Blondie’s second number one sees them sounding much more Blondie. Gone are the synths and disco drums from ‘Heart of Glass’; back come tight, bouncy guitars and a zipalong power pop riff.
Sunday Girl, by Blondie (their 2nd of six #1s)
3 weeks, from 20th May – 10th June 1979
I know a girl from a lonely street, Cold as ice cream but still as sweet… I’d say that this is their forgotten number one, sandwiched as it is between ‘Heart of Glass’ and their three 1980 chart-toppers. It wasn’t even a single in their homeland. Most big bands with a solid run of #1s have one (ABBA recently had ‘The Name of the Game’, there’s Slade ‘Take Me Back ‘Ome’, Rod has ‘You Wear It Well’…) But that’s not to say it’s their worst – ‘forgotten #1s’ rarely are.
Debbie Harry’s got some bad news for a girl called Sunday. She’s seen her guy with a different girl. Drama! Maybe he has a girl named after every day of the week… I’m not convinced of her sympathy as she sings Dry your eyes Sunday girl… Beyond that, the story doesn’t really hold together. Lyrically it feels a little throwaway, perhaps down to the fact that Chris Stein chucked it together while on tour, to cheer up Harry after her cat – Sunday Man – had run away.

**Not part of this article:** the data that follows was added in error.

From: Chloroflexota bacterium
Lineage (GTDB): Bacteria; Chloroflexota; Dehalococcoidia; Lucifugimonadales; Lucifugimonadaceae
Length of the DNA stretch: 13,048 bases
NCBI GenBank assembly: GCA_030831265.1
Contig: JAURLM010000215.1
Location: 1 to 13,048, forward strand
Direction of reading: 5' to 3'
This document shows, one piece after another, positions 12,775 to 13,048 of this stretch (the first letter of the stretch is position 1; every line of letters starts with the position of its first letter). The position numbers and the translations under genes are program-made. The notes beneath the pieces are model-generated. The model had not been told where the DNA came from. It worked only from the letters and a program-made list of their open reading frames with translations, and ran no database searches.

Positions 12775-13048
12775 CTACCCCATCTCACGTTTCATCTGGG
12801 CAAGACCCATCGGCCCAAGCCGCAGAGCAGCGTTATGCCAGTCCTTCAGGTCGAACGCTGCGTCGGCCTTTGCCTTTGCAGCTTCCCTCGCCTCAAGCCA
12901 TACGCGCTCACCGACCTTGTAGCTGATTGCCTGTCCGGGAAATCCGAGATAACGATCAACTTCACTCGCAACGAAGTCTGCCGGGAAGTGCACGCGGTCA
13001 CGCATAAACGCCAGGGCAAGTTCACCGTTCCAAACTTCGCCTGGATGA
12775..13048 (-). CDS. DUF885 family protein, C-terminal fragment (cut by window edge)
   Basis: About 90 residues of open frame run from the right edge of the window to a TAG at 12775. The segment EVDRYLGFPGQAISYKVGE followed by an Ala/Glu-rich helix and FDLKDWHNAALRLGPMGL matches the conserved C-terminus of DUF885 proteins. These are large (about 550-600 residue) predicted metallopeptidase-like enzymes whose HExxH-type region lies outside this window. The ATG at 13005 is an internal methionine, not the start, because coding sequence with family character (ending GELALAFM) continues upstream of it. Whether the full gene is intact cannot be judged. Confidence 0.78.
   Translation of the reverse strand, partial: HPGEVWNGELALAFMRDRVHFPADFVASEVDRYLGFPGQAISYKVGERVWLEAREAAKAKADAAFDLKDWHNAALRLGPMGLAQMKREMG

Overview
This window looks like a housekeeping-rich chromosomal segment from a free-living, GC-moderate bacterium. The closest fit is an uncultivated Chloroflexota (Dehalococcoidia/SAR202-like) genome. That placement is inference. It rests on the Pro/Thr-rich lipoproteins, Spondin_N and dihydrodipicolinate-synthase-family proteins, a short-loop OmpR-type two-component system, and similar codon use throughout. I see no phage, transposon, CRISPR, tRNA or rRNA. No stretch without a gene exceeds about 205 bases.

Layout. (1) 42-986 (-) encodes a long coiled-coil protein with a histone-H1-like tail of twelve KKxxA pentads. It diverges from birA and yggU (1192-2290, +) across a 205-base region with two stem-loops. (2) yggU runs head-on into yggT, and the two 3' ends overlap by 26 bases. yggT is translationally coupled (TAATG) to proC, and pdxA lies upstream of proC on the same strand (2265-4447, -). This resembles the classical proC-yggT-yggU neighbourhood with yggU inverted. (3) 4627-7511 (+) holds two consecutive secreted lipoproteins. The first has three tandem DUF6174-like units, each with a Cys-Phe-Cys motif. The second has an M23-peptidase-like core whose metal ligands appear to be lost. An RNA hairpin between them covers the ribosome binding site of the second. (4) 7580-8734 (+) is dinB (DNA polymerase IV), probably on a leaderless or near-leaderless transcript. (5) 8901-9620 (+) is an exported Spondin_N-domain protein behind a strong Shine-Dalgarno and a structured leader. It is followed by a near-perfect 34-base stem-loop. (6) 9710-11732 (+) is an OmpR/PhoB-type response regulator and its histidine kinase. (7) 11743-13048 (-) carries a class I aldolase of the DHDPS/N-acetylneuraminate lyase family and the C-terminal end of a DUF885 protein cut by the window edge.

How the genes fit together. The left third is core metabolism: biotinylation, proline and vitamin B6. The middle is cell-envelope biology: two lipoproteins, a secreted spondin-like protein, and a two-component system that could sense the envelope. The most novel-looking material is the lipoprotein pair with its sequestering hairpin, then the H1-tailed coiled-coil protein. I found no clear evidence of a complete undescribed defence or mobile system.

Her voice isn’t as arresting as it was on ‘Heart of Glass’, but it’s still a wonderful thing. Light and breezy, fun and flirty – I love the Baby I would like to go out tonight… line – and just wait until you hear her sing it in French. ‘Sunday Girl’ works perfectly en Francais; you can just picture Harry flouncing around Montmartre in the video. Plus, this song taught me years ago that ‘depeche-toi’ means ‘hurry up’, so it’s actually quite educational.
Under the bubblegum fluff, it’s worth noting that this is our first guitar led, rock ‘n’ roll chart-topper for quite a while. It’s definitely New Wave – punk distilled into pop – and you could argue that tunes like this are what set a pop-punk template that lasts to this day (see current teenybopper du jour Olivia Rodrigo).
Towards the end things dissolve into handclaps and surf guitars, and it all sounds very early-sixties. Hurry up, hurry up and wait! growls Debbie, sounding like a feistier older sister of the Shangri-Las. This really is a great pop record, and it’s been nice to listen to it for the first time in a while today. Even better is to come for Blondie, though. They’ll be kicking off the 1980s in some style. Till then, then…